Time is running out for a pair of LIN Television stations in the Mobile-Pensacola DMA in terms of cable carriage on systems owned by Mediacom. The company has warned viewers that the channels may disappear from the lineup if an agreement is not reached, and advises them on steps they can take to receive the stations in that event.
The stations are Fox WALA and CW WFNA. The contract with Mediacom expires 8/31/11, and LIN noted that the cable system would not be permitted to continue to offer the stations in the absence of a contract.
“Local broadcasters routinely negotiate their contracts with pay-TV providers and the majority of the time these contracts are renewed without any disruption to viewers,” said WALA and WFNA spokesperson Kyle Claude. “We feel it is our duty to inform our viewers when a contract deadline approaches and a new agreement has not yet been reached. Please know that we are still negotiating with Mediacom so you will not lose your favorite programming.”
The stations told viewers they would be able to continue receiving the stations by either getting the signal off-air with an appropriate antenna (likely rabbit ears) or by switching to a competing MVPD service.
RBR-TVBR observation: The usual result of retransmission stand-offs is a resolution prior to any disruption of service. Occasionally a game of hardball between broadcasters and MVPDs results in a temporary blackout of a given station or program service – but 99 times out of 100 that does not happen.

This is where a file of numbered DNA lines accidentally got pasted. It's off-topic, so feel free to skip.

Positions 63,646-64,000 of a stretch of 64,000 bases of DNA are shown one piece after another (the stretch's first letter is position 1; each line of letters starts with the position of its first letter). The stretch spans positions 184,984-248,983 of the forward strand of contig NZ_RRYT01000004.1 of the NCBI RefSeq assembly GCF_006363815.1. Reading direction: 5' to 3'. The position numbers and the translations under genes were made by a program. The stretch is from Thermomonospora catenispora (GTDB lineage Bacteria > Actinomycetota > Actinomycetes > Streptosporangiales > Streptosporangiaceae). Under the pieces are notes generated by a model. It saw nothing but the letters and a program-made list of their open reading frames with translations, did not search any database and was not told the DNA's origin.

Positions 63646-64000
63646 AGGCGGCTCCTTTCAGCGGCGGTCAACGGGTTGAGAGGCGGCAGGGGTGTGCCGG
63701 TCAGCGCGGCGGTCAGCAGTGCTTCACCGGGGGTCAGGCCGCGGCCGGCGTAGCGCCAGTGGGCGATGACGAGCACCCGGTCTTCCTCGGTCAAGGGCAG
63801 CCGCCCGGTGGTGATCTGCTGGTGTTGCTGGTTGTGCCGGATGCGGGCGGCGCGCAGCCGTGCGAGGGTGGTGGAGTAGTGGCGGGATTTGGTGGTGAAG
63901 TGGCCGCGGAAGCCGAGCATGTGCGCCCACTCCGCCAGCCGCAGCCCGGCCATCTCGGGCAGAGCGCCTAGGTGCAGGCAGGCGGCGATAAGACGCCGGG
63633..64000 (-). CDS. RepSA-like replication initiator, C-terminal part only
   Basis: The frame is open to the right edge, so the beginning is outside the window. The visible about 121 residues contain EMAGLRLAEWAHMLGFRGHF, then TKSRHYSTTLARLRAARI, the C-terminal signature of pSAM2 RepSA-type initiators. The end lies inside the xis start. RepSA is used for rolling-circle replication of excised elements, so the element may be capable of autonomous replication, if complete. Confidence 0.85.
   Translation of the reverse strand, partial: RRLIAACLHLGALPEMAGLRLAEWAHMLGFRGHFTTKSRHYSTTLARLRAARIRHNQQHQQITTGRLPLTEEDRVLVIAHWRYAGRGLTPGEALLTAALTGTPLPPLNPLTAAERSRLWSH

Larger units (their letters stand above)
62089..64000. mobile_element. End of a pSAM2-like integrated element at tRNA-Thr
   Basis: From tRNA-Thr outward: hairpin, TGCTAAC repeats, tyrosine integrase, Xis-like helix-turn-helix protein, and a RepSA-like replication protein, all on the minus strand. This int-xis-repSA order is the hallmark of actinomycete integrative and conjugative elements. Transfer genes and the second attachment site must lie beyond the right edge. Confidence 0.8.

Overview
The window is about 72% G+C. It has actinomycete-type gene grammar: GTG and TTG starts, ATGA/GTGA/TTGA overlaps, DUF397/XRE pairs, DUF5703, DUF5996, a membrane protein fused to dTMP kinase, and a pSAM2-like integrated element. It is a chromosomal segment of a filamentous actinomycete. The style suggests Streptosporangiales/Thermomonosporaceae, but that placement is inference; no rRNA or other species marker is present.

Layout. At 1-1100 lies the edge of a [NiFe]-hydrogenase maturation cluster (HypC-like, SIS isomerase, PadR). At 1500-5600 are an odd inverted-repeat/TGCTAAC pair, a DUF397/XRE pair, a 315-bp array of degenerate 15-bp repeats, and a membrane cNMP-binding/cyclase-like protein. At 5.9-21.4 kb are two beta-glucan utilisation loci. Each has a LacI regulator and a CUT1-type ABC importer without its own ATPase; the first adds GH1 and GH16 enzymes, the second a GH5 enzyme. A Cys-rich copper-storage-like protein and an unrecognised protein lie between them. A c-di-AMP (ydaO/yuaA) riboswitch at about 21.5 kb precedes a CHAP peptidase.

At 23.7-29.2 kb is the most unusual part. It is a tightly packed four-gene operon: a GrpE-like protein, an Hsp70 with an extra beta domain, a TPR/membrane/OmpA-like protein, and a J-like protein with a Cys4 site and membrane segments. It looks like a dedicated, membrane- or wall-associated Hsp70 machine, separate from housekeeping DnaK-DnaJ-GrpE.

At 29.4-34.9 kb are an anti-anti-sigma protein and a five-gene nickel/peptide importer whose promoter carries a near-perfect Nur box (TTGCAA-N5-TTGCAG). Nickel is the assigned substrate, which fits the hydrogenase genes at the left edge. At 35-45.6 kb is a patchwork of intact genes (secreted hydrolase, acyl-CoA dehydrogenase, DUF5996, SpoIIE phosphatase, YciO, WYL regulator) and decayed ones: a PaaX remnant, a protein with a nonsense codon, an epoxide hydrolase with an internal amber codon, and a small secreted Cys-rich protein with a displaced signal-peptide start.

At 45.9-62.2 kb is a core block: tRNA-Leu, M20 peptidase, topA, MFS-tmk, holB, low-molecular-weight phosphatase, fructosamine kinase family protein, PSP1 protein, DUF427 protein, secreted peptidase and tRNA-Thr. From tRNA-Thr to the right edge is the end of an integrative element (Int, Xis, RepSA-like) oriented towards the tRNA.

And note our use of the term program service – it’s true that MVPDs do not like to negotiate with broadcasters, but they don’t mind at all using strongarm tactics when they can if they’re dealing with an independent basic cable service.
They’d like the government to intervene on their behalf so they can get must-have programming on their own terms in broadcast instance, but would prefer that the government stay out of it and allow them to set their channel lineups, perhaps favoring their own programming properties, on the other.
MVPDs claim to love the free, open market, but it seems to be a conditional love, based on whether or not they happen to be the fittest in a given negotiation.